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Article VII of the Constitution: Ratification

Article VII of the US Constitution set the rules for its ratification. It needed approval from nine states to become law, replacing the Articles of Confederation. This process sparked debates between Federalists and Anti-Federalists, leading to the creation of the Bill of Rights. Check out the text of Article VII for yourself at the National Constitution Center's *Interactive Constitution*: https://constitutioncenter.org/the-constitution/articles/article-vii.

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Video transcript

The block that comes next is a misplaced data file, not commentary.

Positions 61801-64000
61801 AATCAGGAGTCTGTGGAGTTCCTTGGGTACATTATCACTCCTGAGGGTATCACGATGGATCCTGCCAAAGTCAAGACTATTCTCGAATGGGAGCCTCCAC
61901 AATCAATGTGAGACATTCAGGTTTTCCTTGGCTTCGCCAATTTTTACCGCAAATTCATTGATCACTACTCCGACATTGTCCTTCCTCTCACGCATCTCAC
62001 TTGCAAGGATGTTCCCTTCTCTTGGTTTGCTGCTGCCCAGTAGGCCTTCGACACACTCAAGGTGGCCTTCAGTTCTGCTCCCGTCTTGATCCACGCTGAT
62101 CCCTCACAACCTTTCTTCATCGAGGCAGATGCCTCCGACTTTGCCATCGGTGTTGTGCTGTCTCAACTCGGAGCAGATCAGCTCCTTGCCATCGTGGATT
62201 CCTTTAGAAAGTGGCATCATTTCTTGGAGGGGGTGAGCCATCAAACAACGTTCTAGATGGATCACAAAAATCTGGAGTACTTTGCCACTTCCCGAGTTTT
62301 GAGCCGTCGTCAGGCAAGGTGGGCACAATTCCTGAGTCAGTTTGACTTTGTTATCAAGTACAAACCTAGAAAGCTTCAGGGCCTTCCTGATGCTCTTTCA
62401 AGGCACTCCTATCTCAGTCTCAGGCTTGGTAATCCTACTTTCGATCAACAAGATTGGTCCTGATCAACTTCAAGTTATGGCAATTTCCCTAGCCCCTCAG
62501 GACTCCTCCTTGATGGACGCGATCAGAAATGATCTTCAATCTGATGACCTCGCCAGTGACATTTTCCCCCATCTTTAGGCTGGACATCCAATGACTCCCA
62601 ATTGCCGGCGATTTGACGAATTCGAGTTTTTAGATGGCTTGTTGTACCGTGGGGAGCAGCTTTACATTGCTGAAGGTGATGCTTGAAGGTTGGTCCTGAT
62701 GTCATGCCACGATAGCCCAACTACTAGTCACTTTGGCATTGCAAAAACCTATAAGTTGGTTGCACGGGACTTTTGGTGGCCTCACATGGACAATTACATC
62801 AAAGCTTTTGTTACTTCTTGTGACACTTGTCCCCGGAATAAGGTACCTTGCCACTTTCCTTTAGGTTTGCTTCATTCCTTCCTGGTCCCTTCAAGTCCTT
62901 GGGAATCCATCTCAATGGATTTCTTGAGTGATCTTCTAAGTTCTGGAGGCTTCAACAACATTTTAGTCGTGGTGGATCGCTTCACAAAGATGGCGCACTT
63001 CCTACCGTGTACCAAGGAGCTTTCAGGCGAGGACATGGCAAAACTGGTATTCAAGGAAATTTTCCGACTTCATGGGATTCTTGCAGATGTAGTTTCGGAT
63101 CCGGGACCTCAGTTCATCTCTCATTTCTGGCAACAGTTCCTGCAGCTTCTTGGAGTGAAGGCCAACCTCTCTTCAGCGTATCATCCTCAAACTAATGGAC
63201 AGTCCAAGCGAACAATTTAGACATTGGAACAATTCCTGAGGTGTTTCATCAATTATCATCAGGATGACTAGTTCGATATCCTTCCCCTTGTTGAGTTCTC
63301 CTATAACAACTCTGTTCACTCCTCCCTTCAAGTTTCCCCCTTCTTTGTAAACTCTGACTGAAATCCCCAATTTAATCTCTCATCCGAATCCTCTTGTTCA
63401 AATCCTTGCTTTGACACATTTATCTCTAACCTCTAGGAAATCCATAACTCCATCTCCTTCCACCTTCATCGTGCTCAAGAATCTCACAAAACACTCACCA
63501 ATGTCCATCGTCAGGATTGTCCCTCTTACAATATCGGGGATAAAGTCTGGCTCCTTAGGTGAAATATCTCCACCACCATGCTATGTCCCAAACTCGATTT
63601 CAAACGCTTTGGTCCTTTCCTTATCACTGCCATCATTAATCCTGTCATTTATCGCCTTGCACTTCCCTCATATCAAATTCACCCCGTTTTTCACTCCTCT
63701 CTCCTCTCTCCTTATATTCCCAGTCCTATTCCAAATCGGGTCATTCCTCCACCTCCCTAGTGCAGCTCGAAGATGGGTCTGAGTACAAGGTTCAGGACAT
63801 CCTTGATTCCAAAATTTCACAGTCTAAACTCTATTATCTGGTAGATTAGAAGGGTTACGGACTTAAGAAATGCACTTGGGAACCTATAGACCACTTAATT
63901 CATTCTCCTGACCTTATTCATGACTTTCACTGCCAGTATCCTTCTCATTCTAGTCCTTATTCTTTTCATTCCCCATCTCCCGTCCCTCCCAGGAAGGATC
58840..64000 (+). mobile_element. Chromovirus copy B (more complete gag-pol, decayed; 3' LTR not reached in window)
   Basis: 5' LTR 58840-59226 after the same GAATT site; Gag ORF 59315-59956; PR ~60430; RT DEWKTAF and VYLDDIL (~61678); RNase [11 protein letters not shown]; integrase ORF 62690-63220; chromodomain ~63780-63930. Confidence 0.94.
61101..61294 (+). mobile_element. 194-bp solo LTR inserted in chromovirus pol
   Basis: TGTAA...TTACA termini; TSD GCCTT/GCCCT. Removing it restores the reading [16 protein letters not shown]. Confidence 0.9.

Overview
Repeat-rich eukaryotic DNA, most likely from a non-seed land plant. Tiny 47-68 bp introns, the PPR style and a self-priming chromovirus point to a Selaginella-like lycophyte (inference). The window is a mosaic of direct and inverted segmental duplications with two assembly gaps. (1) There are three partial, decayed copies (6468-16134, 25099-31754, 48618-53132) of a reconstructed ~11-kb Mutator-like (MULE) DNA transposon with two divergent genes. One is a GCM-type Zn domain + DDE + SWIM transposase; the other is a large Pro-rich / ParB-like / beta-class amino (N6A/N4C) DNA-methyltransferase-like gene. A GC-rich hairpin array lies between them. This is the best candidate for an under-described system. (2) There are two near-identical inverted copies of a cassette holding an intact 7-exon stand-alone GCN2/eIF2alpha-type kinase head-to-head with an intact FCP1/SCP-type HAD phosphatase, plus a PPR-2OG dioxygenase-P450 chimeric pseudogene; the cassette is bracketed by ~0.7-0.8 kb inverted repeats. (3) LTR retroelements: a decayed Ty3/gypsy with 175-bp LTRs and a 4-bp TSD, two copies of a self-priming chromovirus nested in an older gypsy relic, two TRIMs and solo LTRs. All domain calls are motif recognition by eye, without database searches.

- [Kim] Hi, this is Kim from Khan Academy, and today, I'm learning more about Article VII of the US Constitution, which is the provision that specified the conditions for the Constitution to become law. It reads, "The ratification of the conventions of nine states, shall be sufficient for the establishment of this Constitution between the states so ratifying the same." Although this sounds simple, it reminds us that when the framers finished drafting the Constitution in Philadelphia is 1787, it was by no means a done deal. At least nine states had to ratify the Constitution in order to replace the existing government under the Articles of Confederation. To learn more about the ratification process, I sought out the help of two experts. Mark Graber is the Jacob A. France Professor of Constitutionalism at the University of Maryland Francis King Kerry School of Law. Michael Rappaport is the Darling Foundation professor at the University of San Diego School of Law. Professor Graber, can you tell us a little bit about the political context of ratification? What was going on at this time as the framers tried to put a new Constitution into the fabric of the United States? - [Mark] Well, one central problem of the Articles of Confederation was the Articles required that all 13 states consent for any amendment. And it turned out, at this time, Rhode Island was a great outlier so Rhode Island wasn't gonna consent to much of anything, and, in fact, Rhode Island did not even send delegates to the convention that drafted the Constitution, so the framers knew that if you had the unanimous rule for ratification, it would not work. Instead they chose nine, it's about two thirds, three fourths, in part to make sure Rhode Island and one outlier could not prevent adoption. - [Michael] So, let's remember, there's two stages here in how the Constitution gets written and ratified. First, it's written in what's called The Drafting Convention, or the Philadelphia Convention, which was held during the summer of 1787, and in that convention, it's pretty much in agreement that the federal government needed to be made stronger, but that was just a proposal. In order for the Constitution to be ratified, it needed nine of the thirteen states and so it went to the second stage, and there things were, in some ways, gonna be more difficult, because there was a variety of viewpoints in the different states. The main question that came up in state after state after state was, was the federal government being given too much additional power? Under the previous regime of the Articles of Confederation, the federal government had very limited powers, and the Constitution was gonna give the federal government more power. - [Mark] They wanted a strategy that, once the balls started rolling, states that were slower were gonna be faced with a choice. You could get in on the inside, and maybe affect some changes early, but if you were left out, whatever happened would happen without you, and a lot of states, at the end, were fearful of being left out. - [Michael] This strategy worked, and as they went through in tough states, as time went on, so New Hampshire, Virginia, New York, North Caroline, Rhode Island, in order to get ratification, each time they promised, we'll have a Bill of Rights and those states added a list of amendments that they wanted added to the Constitution. - [Kim] So was it controversial that the framers decided that only nine states would be necessary to ratify the Constitution? - [Mark] Very controversial. One of these central points of anti-federalists was that this was illegal, that the existing Constitution said all states so therefore, only all states could change the Constitution. - [Michael] So in that respect, it was somewhat controversial. Another way in which it departed from the Articles is the Articles said you needed the state legislatures to approve the amendments, and the U.S. Constitution said, no, we want state conventions, special bodies elected by the people to approve these things. Why did they say that? Because they feared that the state legislatures, who would be losing a lot of power under the Constitution, would vote against it, so they wanted sort of to go directly to the people in these conventions and bypass the state legislatures. - [Kim] So we know that there were some opponents of this new Constitution. How close did they actually come to preventing its ratification? - [Michael] Well, it was a very close fight. We look back on it and eventually all 13 states are gonna ratify and it looks like, oh well, that wasn't too much of a trouble, but it was very close and things could have easily gone in the opposite direction. One of the ways in which it was close was that there were just very close votes. Massachusetts was 187 to 168. New Hampshire was 57 47. New York was 30 27. Very close votes. A couple of people changing their mind and that would have meant various states didn't ratify. In addition to that, some of the states actually did not ratify. The first thing that happened was Rhode Island, early on in the process, says, we don't like your horrible Constitution, they all expected that. We're not gonna hold even a convention. You want us to hold a convention, we're not gonna hold a convention. We're just gonna have a vote in state. And that vote in the state, 90% of the people voted against the Constitution. In a way, Rhode Island actually voted against ratification, although it didn't use the proper method. North Caroline, also, they held a convention, and they were very upset about there not being a Bill of Rights in the Constitution, and they just didn't approve it. They didn't disapprove it, they just did nothing, and they waited. And so, in a way, two of the states voted against ratification. - [Mark] North Carolina had not yet ratified when George Washington took office, so, in fact, when George Washington took office, there were only 11 states in the Union. At the end of the day, crucial people, I think, decided it was better to sign the Constitution and be in on the ground floor then stay out and see what happened. - [Kim] Interesting, so, who are some of the major players involved here, and what were they arguing about? - [Michael] There were the federalists, who were arguing in favor of ratifying the Constitution, and the anti-federalists, who were arguing against ratifying the Constitution. The federalists, two of the very famous ones, are familiar names, Alexander Hamilton and James Madison. Those two people, that were also particularly important because they decided, Hamilton said, we're gonna have a tough time getting ratification in New York, we need to write some essays defending the Constitution. And so Hamilton and Madison cooperated together and wrote what we now call The Federalist Papers, which were simply essays written in the newspapers trying to urge the New York Convention to ratify the Constitution. Eventually those essays were sent to other states and became known, and now we've come to revere those essays as The Federalist Papers. But they were originally just kind of advocacy pieces for ratifying the convention. Now, there were also anti-federalists. - [Mark] The anti-federalists, in part, were simply people who opposed the Constitution, and just as is the case as say people opposed Obamacare from both the left and the right, people who opposed the Constitution opposed it for many different reasons, and one of their problems was they were not a united bunch. But, in general, these were people fearful of a very strong national government. They believed states were sovereign, they wanted to keep power local, and they were very fearful of what they perceived to be an elite who would run the Constitution after ratification. The names that people may know who were anti-federalist were people like Patrick Henry and Samuel Adams. - [Kim] So what were some of the major arguments made in favor of adopting this new Constitution? - [Michael] There were, I think, two types of arguments. People felt that the articles were not working properly. They had all kinds of problems, and one of the strongest arguments that the Federalist papers made was that if we don't fix this and make for a stronger union together, what'll happen is, we'll break apart. Look at what happens when you have a bunch of states all next to one another in a land area. We know what that looks like, it's called Europe, and what happens in Europe? They fight wars with one another all the time, and those wars are very problematic. You have to have big armies, standing armies. Now, there were also the particular arguments about what powers were missing that the federal government had. The main arguments were made was the federal government did not have enough power, so they didn't have, for example, the taxing power, and they didn't have a way of enforcing treaties against the states very well, and some of the states were putting tariffs up, so interfering with trade within the country. - [Mark] So, states would set tariffs on out-of-state goods, states wouldn't contribute to the national government. Second, we needed to present an united front to foreign governments. We were very worried, what would happen if South Carolina formed an alliance with England and North Carolina formed an alliance with France. That wouldn't be good, the country needed to speak with one voice. - [Kim] Those are some of the arguments made for adopting the Constitution, what were some of the arguments against adopting this new Constitution? - [Mark] Well, first argument was, even though most anti-federalists admitted the Articles needed some repair, they said it's not really urgent. It's not like the house is gonna fall down tomorrow, it's just, you know, the wind is coming through and we can figure it out. We really want a better Constitution. The other arguments were the Constitution put too much power in the national government. It put too much power in elites. The fear was if you had national elections, only elites would win. If you had local elections, people the people actually knew would win. - [Kim] They thought, a big national government would be too far away from the people to know what they really needed, as opposed to state governments, which they perceived as being more personal, closer to the needs of individuals? - [Mark] Compare two kinds of elections. First, how many people really know anyone who runs for Senator, who runs for President, that you're on a first name basis with? Now, compare, you're in a school club, chances are when someone runs for an office in the school club, you know who they are. - [Michael] Another type of argument was, if you give the federal government this power, and even if, and the federalists would always argue that the power was limited that they were being given to the federal government, and the anti-federalists came back and they said, well, you say it's limited but what we know from historical experience is is that once a government's in power, it tends to seize more power. There's a lot of vague phrases in the Constitution and the federal government will use those vague phrases to assert greater and greater power. - [Kim] What were some of the strategies that the framers used to entice some of the opponents of a strong central government to ratify the Constitution? - [Michael] The first thing that they did was to try to build up momentum. They knew there were certain states which were strongly in favor of ratification. Small states, sometimes, wanted ratification. The first state that comes in is Delaware, and they vote 30 to zero for the Constitution, and a bunch of early states, so let's say the first five states all vote for ratification by pretty lopsided margins. That builds up a kind of momentum. Alright, we have five states, we only need four more. Of course, the next ones that were gonna come were gonna be much more difficult. They then needed to change their strategy at that point. - [Mark] They argued like crazy. The Federalist Papers are a very famous example. They indicated they'd be open to amendment once the Constitution was ratified. Then again, in Pennsylvania, when anti-federalists boycotted the convention, and the result is the convention didn't have a quorum, they ordered the sergeant-at-arms to a tavern. The sergeant-at-arms found some boycotting anti-federalists and physically put them in the building so they could count for a quorum. - [Kim] That is terrific. - [Mark] That one doesn't get told in a whole lot of history books. - [Kim] Wow. - [Mark] The framers could play rough and tumble politics with the best of them. - [Kim] A lot of the things that pop up at the time of the framing, I think, we look back on today and imagine, how would this work in today's era, with 330 million Americans? Do you think the system under the Articles of Confederation with a smaller, more local, government could possibly work today? - [Michael] Well, among other things, the Articles had no great means of collecting taxes or gaining revenue. Given that modern government needs trillions of dollars, the Articles, if you've got a thousand dollars, it was a miracle, so the Articles clearly don't work. But the Articles were inadequate for 18th century government. They were clearly inadequate, or would be clearly inadequate, for 21st century government. Now, the Constitution appears to have been adequate for 18th century government, whether it is adequate for 21st century government is a fair question. - [Michael] One of the interesting questions about the Constitution is, how democratic is the Constitution? This debate about how democratic the Constitution is actually enters into the question about ratification. On one level, the Constitution was democratic because each state in these ratification conventions voted on whether to ratify by majority vote. On the other hand, at the federal level, the ratification requirement required nine out of 13, and the idea there would be, we needed more buy in. We needed a limitation on simple majority rule in order to make the system function well, in order to produce a Constitution that would have support from the whole country. The interesting thing about that supermajority rule, and something that people don't often make the connection with, is we probably owe our Bill of Rights to that supermajority rule, because if only seven of the 13 states, the minimum majority, had been needed to ratify the Constitution, then it's quite possible that the federalists wouldn't have had to promise to put a Bill of Rights into the Constitution, because they wouldn't have needed to. And they were initially quite opposed to putting a Bill of Rights in the Constitution. It was only the fact that they needed nine out of 13 states that really forced their hand and forced them to promise that they would put the Bill of Rights in there. We see, in terms of the ratification, that there's both sort of democratic elements but also republican, or supermajority, elements. - [Kim] We've learned that it wasn't easy to ratify the Constitution. The framers bypassed state legislatures and went directly to the people in state conventions, hoping that momentum and arguments for a stronger federal government would entice the opponents of the Constitution to ratify it. It took until 1789 for nine out of 13 states to ratify the Constitution and finally make it law. To learn more about Article VII, check out the National Constitution Center's Interactive Constitution and Khan Academy's resources on US government and politics.